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I occasionally use a volatile instance variable in cases where I have two threads reading from / writing to it and don't want the overhead (or potential deadlock risk) of taking out a lock; for example a timer thread periodically updating an int ID that is exposed as a getter on some class:

public class MyClass {
  private volatile int id;

  public MyClass() {
    ScheduledExecutorService execService = Executors.newScheduledThreadPool(1);
    execService.scheduleAtFixedRate(new Runnable() {
      public void run() {
        ++id;
      }
    }, 0L, 30L, TimeUnit.SECONDS);
  }

  public int getId() {
    return id;
  }
}

My question: Given that the JLS only guarantees that 32-bit reads will be atomic is there any point in ever using a volatile long? (i.e. 64-bit).

Caveat: Please do not reply saying that using volatile over synchronized is a case of pre-optimisation; I am well aware of how / when to use synchronized but there are cases where volatile is preferable. For example, when defining a Spring bean for use in a single-threaded application I tend to favour volatile instance variables, as there is no guarantee that the Spring context will initialise each bean's properties in the main thread.

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8  
Note, ++ are not atomic operations. I suggest using java.util.concurrent.atomic.AtomicInteger instead. –  Tom Hawtin - tackline Jun 14 '10 at 15:02
    
Thanks Tom - It was really just a trivial example. –  Adamski Jun 14 '10 at 15:05
1  
By the way, you don't need to use volatile with Spring. Spring uses a lock when initializing your classes and the happens-before relations will take care of the ordering for you –  oxbow_lakes Jul 15 '10 at 23:53

1 Answer 1

up vote 50 down vote accepted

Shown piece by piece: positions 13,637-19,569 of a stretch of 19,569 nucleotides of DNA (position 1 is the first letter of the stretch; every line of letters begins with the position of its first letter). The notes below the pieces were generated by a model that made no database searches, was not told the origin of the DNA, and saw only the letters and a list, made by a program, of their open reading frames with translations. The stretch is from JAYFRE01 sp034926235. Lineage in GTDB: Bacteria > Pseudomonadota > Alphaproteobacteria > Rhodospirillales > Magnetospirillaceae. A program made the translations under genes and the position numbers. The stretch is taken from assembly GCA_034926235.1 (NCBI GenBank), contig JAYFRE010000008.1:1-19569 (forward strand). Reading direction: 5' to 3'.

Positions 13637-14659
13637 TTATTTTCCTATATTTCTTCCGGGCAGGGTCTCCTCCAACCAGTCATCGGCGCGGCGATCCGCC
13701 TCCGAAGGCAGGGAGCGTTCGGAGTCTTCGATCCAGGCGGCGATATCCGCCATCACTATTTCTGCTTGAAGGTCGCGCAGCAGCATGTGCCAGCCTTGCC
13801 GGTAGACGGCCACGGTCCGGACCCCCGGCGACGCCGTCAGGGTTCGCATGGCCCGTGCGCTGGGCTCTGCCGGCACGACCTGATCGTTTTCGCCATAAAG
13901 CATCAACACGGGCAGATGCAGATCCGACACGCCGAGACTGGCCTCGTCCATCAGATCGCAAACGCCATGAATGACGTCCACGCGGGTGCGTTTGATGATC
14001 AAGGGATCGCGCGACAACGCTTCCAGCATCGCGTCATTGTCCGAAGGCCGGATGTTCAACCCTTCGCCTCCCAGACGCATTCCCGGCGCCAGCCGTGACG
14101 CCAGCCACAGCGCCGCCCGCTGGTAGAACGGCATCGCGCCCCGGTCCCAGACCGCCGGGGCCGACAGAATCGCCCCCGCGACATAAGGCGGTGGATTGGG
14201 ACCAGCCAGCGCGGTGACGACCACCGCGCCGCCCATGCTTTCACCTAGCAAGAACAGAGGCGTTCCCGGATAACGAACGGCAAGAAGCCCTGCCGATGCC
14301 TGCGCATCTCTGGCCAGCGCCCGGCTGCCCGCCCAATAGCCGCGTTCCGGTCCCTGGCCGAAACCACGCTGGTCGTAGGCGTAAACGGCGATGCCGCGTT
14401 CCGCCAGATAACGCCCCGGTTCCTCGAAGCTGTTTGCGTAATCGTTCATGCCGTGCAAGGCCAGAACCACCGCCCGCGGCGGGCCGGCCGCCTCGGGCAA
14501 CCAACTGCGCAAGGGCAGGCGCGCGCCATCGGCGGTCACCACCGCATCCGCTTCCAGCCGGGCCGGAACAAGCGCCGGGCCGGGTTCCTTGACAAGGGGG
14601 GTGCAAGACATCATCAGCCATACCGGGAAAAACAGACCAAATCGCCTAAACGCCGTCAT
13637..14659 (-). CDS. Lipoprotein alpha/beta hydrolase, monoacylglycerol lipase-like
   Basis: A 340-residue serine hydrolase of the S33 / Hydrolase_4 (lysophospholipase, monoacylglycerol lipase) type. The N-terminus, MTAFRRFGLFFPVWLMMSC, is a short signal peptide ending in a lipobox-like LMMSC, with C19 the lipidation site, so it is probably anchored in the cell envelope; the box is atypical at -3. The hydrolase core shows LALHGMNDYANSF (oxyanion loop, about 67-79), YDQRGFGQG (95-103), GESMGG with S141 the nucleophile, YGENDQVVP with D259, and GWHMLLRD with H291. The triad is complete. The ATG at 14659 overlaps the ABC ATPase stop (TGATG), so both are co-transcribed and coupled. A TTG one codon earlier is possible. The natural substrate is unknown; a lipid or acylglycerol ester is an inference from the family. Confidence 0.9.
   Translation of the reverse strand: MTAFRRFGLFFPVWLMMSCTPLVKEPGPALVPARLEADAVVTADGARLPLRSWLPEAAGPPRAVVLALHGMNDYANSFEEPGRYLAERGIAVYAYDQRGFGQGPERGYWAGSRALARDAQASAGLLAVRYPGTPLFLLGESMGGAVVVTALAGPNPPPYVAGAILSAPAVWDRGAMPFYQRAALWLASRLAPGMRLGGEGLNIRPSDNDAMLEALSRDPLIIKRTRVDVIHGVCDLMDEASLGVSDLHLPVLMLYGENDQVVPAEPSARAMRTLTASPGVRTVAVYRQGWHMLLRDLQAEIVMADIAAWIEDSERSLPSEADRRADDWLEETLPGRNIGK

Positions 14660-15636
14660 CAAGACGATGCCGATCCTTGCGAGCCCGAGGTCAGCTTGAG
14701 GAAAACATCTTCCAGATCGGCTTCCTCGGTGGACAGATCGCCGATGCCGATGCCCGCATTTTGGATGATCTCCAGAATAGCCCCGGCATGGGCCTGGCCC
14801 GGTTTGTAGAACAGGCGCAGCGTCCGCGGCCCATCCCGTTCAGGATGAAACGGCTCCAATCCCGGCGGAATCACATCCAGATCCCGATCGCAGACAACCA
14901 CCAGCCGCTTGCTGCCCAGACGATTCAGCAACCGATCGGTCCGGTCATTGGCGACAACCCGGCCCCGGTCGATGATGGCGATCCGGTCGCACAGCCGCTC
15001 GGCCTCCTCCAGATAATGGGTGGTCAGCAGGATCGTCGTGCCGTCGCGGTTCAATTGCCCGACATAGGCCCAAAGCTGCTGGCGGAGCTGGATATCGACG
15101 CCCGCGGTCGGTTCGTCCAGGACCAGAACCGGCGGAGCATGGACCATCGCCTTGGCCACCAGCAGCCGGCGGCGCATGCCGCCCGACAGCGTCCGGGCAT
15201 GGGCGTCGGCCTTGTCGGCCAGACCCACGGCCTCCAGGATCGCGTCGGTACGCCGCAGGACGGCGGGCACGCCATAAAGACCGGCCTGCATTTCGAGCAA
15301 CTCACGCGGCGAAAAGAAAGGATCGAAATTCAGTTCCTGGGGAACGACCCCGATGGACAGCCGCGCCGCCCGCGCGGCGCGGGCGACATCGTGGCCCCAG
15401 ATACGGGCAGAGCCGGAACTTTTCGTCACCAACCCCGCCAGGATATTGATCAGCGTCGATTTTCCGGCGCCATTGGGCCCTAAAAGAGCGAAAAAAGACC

Not sure if I understand your question correctly, but the JLS 8.3.1.4. volatile Fields states:

A field may be declared volatile, in which case the Java memory model ensures that all threads see a consistent value for the variable (§17.4).

and, perhaps more importantly, JLS 17.7 Non-atomic Treatment of double and long :

17.7 Non-atomic Treatment of double and long
[...]
For the purposes of the Java programming language memory model, a single write to a non-volatile long or double value is treated as two separate writes: one to each 32-bit half. This can result in a situation where a thread sees the first 32 bits of a 64 bit value from one write, and the second 32 bits from another write. Writes and reads of volatile long and double values are always atomic. Writes to and reads of references are always atomic, regardless of whether they are implemented as 32 or 64 bit values.

That is, the "entire" variable is protected by the volatile modifier, not just the two parts. This tempts me to claim that it's even more important to use volatile for longs than it is for ints since not even a read is atomic for non-volatile longs/doubles.

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Ah ok cool - That's exactly what I wanted to check. –  Adamski Jun 14 '10 at 14:57

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